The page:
Claire Noel-Miller

Claire Noel-Miller is a senior strategic policy adviser at the AARP Public Policy Institute. Her expertise includes quantitative research methods applied to a variety of health policy issues related to older adults. Read her full biography.
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Recent changes to Medicare Advantage's supplemental benefits could have significant implications for consumers.
Here are three things that consumers and policymakers alike should know about Medicare's annual wellness visit.
Health care is full of confusing jargon, such as VBID, which stands for value based insurance design. Here’s a quick primer on VBID and why it matters for people with people with Medicare private plans (known as Medicare Advantage).
Medicare has been slow to adopt telehealth services such as videoconferencing with a physician, remote patient monitoring, or the sharing of digital medical images with a specialist located miles away. But that’s about to change for some 20 million Medicare beneficiaries who are enrolled in the program’s private plans, known as Medicare Advantage (MA) plans.
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Medicare Advantage (MA)—Medicare’s private plan option that now covers a third of all Medicare beneficiaries—has long offered extra benefits in addition to those covered by traditional Medicare. Known as supplemental benefits, these services have commonly included dental, vision, and hearing coverage.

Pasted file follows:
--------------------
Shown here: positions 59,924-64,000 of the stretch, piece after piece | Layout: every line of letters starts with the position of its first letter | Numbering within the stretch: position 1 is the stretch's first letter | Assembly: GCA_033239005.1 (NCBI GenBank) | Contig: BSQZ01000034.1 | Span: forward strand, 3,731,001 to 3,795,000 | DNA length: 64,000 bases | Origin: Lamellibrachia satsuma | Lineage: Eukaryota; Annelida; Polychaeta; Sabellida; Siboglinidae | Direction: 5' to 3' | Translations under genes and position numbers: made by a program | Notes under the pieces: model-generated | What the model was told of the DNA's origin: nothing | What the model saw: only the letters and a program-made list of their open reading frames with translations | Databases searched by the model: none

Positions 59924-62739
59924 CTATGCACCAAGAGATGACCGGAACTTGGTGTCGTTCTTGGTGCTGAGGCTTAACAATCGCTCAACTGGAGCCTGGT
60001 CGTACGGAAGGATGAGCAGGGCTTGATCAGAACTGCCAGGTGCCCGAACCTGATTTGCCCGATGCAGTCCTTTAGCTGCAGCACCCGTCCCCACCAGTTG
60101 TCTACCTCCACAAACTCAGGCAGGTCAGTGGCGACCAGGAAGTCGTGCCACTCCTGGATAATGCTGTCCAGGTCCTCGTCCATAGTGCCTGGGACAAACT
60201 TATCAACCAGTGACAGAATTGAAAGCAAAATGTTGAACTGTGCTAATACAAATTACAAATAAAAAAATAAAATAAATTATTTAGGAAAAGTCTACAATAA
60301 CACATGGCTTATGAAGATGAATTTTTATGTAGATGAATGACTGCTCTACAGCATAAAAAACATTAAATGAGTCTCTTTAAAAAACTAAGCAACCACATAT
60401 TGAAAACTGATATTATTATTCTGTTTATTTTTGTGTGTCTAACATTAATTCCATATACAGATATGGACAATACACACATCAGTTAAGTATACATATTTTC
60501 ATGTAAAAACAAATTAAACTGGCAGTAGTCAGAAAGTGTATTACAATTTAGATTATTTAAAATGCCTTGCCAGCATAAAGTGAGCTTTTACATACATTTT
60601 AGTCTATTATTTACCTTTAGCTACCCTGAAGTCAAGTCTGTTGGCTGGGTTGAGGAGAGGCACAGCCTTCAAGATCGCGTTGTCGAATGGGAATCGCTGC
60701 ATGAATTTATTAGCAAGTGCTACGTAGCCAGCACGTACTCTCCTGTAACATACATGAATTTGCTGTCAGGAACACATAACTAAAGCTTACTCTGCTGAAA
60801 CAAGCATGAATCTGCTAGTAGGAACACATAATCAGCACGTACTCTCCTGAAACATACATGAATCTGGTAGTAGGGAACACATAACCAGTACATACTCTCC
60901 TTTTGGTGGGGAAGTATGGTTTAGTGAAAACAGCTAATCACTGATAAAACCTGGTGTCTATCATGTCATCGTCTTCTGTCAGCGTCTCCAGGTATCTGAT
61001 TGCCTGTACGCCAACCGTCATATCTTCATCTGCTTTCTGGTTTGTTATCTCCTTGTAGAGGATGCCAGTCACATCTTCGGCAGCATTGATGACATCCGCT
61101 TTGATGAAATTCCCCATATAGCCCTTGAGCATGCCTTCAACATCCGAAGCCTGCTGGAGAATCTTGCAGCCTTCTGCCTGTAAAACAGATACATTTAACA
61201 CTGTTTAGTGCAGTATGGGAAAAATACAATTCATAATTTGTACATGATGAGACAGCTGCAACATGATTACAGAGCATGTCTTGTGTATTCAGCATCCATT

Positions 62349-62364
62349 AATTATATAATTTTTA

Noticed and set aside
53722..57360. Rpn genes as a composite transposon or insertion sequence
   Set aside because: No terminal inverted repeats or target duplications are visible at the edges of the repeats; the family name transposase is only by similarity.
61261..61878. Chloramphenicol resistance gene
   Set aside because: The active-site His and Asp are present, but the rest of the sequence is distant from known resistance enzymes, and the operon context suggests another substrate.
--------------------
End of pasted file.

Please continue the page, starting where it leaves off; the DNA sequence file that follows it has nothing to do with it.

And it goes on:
July is Social Isolation Month at AARP. This month, we are calling attention to the millions of older adults across the nation who lack meaningful social contacts with family members, friends or neighbors.  Why the focus on isolation?  Because social isolation is associated with bad health consequences: For example, socially isolated older adults are more likely to have heart disease, infections, depression, and premature cognitive decline. What’s more, it significantly increases the risk of death  among older adults.  In fact, one study has likened the detrimental health effects of isolation to those associated with smoking up to 15 cigarettes every day.
Elizabeth “Izzy” Barnett, 80, is a full-time caregiver for her husband, Bob, who has dementia. They have no children or family to help and Izzy has lost contact with friends because she is busy taking care of Bob. Izzy’s is not alone in this situation. Millions of older adults are socially isolated—in other words, they lack meaningful relationships with family and friends. Life circumstances—losing a spouse, friends, and loved ones, or retirement—put older adults at increased risk for isolation.
Federal subsidies, known as cost-sharing reductions (CSRs), have been critical to ensuring that over 2 million lower-income adults ages 50 to 64 who purchase coverage through health insurance Marketplaces can afford health care. [1] Despite the subsidies’ crucial role, the Administration announced yesterday that it will terminate payments for CSRs. The announcement—which comes less than 3 weeks before millions of Americans who buy insurance on the individual market start shopping for 2018 health coverage— is bad news for older adults and people of all ages.
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The revised  American Health Care Act (AHCA) threatens to do away with the Affordable Care Act’s (ACA) protections for people with preexisting health conditions. These protections prevent insurance companies from denying these individuals coverage or charging them higher rates based on their health.
The recently enacted 21st Century Cures Act will mean welcome changes to electronic health records (EHRs) as we know them. In short, the EHR piece of the Cures Act is good news for consumers. Here’s why.
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